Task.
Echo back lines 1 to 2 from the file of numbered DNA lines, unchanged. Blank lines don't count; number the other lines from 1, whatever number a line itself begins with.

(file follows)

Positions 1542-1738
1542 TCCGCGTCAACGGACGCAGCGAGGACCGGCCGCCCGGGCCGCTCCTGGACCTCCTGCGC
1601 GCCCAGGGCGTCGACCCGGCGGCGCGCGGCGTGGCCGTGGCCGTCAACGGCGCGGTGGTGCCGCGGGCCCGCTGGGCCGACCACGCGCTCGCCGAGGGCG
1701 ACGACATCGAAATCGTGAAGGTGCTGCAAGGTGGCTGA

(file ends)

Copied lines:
Positions 1542-1738
1542 TCCGCGTCAACGGACGCAGCGAGGACCGGCCGCCCGGGCCGCTCCTGGACCTCCTGCGC